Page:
There is a plethora of items that can either be overlooked or not easily seen by the average individual, which is why the trained eye of a Landscape Architect, such as Elemental Design’s Colin Hynes, can be invaluable. Much like a Home Inspection, a Landscape Inspection can help give a potential buyer a better understanding of the property they may be purchasing as well as some additional negotiating leverage at the bargaining table.
Call today to obtain a Landscape Inspection quote!

Notice To Rhode Island Coastal Property Owners

Rhode Island and portions of Massachusetts are currently at the forefront of ocean, coastal, and storm planning. Elemental Designs is currently staying up to date on the latest developments in this area and on how it will impact and benefit Rhode Island coastal property owners (and eventually New England as a whole). Much of the current research will influence regulations regarding ocean planning/developments, building developments, and environmental conservation in both the short term and long term.
See the referenced links below to learn more:
Northeast Ocean Council
Beach SAMP (Special Area Management Plan)
In addition, the following recreational survey is one piece of anonymous data that is currently going to influence ocean planning/development in the Northeast (think wind turbines, power buoys, surf spots, dredging, jetties/groins, etc…). Please take this survey if you haven’t already.

RI Coastal Property Guide – Coastal Property Planning


There are some valuable and beautiful properties along the Rhode Island Coastline, as well as Massachusetts and Connecticut. Ever since Tropical Storm Sandy’s storm surge and coastal devastation, many coastal residents in RI have become increasingly more aware of the challenges that may lie ahead for them in regards to maintaining their coastal properties. Flood Insurance Rates have increased. Some of the buildings along the southern shoreline have been moved as far back on their property as regulations will allow. Some properties are no longer developable.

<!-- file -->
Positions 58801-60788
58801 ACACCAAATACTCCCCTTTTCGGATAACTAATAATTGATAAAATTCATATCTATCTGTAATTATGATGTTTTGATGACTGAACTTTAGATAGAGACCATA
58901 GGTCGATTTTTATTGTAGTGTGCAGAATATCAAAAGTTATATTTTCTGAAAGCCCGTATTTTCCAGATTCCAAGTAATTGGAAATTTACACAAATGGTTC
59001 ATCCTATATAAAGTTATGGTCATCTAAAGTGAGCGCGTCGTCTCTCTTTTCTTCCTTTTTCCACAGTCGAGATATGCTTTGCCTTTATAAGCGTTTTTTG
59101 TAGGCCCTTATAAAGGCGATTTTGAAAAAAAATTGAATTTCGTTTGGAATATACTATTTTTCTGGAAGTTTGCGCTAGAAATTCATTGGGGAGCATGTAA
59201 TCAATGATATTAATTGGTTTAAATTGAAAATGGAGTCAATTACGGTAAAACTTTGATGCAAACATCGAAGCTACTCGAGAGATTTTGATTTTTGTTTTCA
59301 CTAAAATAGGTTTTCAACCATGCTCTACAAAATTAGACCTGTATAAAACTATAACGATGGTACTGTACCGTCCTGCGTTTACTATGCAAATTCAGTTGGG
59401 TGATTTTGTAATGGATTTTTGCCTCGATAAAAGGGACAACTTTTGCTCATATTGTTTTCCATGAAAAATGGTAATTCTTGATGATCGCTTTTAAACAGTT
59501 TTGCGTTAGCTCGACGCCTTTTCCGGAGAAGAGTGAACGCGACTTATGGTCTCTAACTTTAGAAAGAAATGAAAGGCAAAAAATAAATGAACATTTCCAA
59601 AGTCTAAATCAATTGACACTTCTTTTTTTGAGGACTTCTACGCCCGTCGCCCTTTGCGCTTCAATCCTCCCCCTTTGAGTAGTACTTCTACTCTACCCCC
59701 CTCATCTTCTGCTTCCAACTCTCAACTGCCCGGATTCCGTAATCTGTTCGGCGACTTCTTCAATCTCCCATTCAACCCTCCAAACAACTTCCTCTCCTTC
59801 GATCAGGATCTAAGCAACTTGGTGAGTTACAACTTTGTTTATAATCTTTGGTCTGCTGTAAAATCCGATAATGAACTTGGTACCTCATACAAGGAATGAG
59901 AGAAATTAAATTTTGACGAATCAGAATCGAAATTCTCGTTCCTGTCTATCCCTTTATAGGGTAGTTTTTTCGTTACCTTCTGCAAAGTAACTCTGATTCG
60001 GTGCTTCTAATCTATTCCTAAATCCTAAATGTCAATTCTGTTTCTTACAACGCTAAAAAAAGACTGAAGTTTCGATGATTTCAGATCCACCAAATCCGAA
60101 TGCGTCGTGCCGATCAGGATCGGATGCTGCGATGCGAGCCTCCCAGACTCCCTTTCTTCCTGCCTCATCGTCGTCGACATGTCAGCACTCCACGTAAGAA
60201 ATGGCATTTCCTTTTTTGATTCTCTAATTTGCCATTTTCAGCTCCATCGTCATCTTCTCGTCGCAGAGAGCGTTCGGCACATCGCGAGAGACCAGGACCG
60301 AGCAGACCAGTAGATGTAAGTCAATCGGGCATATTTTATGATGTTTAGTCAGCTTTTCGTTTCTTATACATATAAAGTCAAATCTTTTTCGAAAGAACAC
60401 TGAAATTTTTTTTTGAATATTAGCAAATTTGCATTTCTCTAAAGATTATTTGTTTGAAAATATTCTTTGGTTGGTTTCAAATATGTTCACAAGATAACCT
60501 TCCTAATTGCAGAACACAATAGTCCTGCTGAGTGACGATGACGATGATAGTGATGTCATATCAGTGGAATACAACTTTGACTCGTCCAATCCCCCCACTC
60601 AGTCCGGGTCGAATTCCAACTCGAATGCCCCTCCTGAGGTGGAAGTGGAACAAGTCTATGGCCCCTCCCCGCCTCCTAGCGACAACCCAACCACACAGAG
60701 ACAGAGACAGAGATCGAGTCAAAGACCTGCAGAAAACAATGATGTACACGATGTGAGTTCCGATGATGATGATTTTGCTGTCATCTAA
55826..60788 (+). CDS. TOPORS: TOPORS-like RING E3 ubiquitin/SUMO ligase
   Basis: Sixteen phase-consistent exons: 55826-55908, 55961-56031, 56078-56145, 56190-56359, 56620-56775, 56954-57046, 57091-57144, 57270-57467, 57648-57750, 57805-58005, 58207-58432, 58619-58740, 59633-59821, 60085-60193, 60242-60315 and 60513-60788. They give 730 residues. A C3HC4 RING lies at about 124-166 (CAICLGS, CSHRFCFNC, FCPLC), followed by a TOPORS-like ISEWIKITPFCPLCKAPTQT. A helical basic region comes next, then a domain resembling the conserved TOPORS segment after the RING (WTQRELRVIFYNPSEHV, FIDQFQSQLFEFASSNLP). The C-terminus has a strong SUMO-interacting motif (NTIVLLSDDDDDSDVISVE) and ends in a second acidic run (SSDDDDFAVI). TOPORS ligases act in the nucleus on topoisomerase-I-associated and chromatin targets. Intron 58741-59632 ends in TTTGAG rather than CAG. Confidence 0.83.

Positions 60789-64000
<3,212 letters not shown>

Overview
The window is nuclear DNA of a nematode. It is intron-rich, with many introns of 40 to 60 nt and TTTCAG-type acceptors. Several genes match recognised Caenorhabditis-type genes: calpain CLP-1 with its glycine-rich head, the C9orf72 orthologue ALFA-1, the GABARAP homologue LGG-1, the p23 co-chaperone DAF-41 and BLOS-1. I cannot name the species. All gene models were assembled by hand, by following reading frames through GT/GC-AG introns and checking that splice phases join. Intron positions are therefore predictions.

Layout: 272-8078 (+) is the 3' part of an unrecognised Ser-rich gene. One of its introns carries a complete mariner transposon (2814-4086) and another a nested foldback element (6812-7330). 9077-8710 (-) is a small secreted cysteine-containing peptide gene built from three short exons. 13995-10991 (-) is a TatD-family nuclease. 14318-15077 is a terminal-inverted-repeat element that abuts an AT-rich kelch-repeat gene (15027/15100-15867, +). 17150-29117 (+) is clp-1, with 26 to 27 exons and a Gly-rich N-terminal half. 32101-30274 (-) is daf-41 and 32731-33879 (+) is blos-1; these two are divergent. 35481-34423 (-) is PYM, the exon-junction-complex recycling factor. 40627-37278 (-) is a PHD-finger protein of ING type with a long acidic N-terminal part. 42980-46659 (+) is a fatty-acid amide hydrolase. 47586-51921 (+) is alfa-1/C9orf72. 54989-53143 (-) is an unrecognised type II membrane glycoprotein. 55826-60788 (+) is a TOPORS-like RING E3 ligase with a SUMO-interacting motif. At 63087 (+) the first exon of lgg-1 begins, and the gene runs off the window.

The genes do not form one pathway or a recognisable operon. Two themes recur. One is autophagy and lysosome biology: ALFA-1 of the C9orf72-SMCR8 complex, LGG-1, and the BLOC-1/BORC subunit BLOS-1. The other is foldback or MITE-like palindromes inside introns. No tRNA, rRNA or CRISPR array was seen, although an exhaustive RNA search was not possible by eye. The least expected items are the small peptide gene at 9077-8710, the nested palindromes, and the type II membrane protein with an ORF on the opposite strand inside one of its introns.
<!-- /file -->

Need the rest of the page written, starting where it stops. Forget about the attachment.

If you LIVE BY the COAST in RI, it may be IMPORTANT that you become familiar with this recent COASTAL PROPERTY GUIDE. It may help to save you time, money, and aggravation with regards to future storm impacts and damage to your property. The University of Rhode Island Coastal Resources Center/Rhode Island Sea Grant compiled this guidance document for the Rhode Island Coastal Resource Management Council as a product of the Shoreline Change Special Area Management Plan, or Beach SAMP. The introduction to the guide and the link to download the entire guide can be found at the link below:

As a company that offers landscape architecture related services, such as land planning and environmental permitting to our clients, it’s important to stay informed of the latest developments and resources that will guide land development along the coast. By staying informed of the latest developments and resources, both the company and it’s coastal clients will continue to be knowledgeable and well prepared for future events that may impact coastal properties and their development.

The Outdoor Kitchen

The Outdoor Kitchen